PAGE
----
In partnership with Equisafety…
Hacking out on a spooky horse is not always the care-free, relaxing and fun ride you’d hope for — and sometimes it can become dangerous. Even horses who are bombproof can be caught by surprise when the unexpected happens. Australian horseman Jason Webb, of Your Horsemanship, explains how to take control of the situation.
1 Practice steering
Make sure you can steer left and right so you can turn your horse anytime and anywhere. Turning is more important than being able to stop, as controlling direction is key to dealing with a spook. Put the work in at home.
2 Control his initial response
Your horse will always look to move away from any perceived threat, and your job is to manage this initial response. If he tries to go left for instance, simply turn him back to the right. In essence you are diffusing the spook using changes of direction.
3 Don’t focus on the spooky object
If you stare at something you think your horse may spook at, you are drawing his attention to it and then he probably will spook. This can be a huge block for some riders; they are always on the lookout for the next thing to cause a problem. Chances are if you ignore it, your horse will too.
4 Don’t let him take over
When a horse spooks, riders often look in the direction their horse is trying to go. By doing this, you are handing the reins to a nervous, flighty horse. He will go where you look and this can be dangerous as he will take charge if you let him.
5 Focus on one direction
To get your horse past a scary object, focus your attention on where you want to go. Pick a path and keep steering your horse towards it. If he’s looking at the object, don’t turn him as you want him to spot the way past and recognise this is his route out of the situation.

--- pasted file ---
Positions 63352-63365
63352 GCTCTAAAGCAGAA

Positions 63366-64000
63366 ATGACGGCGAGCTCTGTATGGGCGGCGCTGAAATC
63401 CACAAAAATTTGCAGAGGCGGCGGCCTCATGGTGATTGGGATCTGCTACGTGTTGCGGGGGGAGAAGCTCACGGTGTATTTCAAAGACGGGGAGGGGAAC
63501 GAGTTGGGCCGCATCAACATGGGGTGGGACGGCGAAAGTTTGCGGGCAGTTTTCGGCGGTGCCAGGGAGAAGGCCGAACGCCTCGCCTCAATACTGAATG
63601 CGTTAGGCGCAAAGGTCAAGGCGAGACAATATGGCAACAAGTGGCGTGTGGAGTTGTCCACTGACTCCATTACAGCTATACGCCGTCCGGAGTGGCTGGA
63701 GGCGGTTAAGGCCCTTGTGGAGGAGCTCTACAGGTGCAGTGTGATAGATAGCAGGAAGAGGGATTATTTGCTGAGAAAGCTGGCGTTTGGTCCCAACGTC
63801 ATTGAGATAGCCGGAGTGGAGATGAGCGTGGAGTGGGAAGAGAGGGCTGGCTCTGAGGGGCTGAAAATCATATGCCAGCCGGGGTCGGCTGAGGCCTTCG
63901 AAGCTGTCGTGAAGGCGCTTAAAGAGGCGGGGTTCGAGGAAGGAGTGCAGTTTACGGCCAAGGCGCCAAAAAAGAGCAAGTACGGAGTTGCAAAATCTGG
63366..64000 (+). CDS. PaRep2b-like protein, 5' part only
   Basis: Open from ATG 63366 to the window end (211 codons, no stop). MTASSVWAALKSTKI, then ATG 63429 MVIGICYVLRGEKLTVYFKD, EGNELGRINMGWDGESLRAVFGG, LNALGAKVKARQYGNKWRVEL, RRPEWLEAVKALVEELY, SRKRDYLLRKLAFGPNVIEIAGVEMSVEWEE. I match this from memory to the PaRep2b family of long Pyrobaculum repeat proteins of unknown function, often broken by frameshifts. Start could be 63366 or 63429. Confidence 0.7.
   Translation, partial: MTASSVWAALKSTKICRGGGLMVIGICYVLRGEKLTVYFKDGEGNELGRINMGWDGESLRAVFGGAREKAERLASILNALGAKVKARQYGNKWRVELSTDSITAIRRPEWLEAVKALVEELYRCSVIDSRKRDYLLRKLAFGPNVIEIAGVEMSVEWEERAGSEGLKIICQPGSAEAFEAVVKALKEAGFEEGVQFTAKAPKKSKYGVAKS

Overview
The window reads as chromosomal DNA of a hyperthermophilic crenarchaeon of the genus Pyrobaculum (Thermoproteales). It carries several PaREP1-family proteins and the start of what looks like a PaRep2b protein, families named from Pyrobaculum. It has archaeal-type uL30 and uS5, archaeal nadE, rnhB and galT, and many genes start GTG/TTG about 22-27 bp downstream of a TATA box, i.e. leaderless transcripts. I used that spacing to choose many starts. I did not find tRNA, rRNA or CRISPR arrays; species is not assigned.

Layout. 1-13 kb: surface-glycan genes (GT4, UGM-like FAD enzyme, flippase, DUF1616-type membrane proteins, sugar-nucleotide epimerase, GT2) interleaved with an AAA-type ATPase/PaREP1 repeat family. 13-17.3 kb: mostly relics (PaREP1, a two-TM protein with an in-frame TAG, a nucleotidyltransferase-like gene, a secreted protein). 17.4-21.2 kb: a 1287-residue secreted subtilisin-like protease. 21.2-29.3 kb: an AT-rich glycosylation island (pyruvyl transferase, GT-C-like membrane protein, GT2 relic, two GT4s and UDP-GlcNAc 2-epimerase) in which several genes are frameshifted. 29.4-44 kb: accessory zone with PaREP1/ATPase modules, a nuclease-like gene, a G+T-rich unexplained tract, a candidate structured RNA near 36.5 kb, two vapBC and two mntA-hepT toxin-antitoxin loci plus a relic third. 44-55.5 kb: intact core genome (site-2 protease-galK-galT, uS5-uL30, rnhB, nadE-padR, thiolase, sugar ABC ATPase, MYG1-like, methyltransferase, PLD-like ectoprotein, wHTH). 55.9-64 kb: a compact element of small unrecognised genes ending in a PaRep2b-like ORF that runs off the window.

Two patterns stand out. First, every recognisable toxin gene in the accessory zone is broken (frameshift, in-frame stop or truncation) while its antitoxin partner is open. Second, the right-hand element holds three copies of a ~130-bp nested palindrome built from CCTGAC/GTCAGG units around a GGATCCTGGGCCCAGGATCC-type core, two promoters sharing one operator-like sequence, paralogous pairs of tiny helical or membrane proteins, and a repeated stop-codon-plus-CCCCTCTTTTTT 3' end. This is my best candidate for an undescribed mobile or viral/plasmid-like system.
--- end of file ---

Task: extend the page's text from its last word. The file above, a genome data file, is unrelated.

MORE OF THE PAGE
6 Encourage forward motion
Use your upper legs and body to encourage your horse forwards. If he halts or is rooted to the spot, tap with your lower leg until he takes a step forward and then stop tapping. You want him to feel reassured that he’s doing the right thing and releasing the pressure is your signal to him that he is.
Your horse may want to turn away from the spooky object, but keep correcting him. Make sure you’re not holding on to his mouth with too tight a rein as this could result in a rear or spin.
7 Release with your hands
If your horse tries to go backwards, push your hands forward so you’re not restricting him and tap with your legs. When he stops, release the leg pressure. By doing this you’re allowing him to make a decision: if he goes in the wrong direction (backwards), you’re not letting him off the hook because your leg is on. If he does the right thing (goes forward), you’re releasing your leg pressure. If he still panics, simply start again and repeat the sequence.
8 Bring down the adrenalin
If the situation is escalating, take your legs off and give your horse a break for 30 seconds or so before asking him to go forward again. This will bring down his adrenalin levels and can be enough to get him ‘unstuck’, so that his attention returns to you.
9 Be patient
The result you’re after is for your horse to spot the path you want him to take and sneak past the scary object – if he does this give him a fuss. Don’t let him run at it though as he may just keep running. Instead, if he tries this, turn him back to the object and start again. It takes patience.
10 Train at home
Dealing with spooking is a process, and the techniques you use should all be practised at home. Get yours mapped out so that you can use it when needed. If you know you can handle a spook, you’ll be less nervous and your horse will benefit too.
Train at home around objects you think he’ll find scary. Balloons, cones, flags – anything to help him desensitise. Groundwork is also useful as it encourages your horse to see you as a leader and take confidence from following you.
Words by Julie Brown
This content is brought to you in partnership with Equisafety, high viz clothing for horses and riders.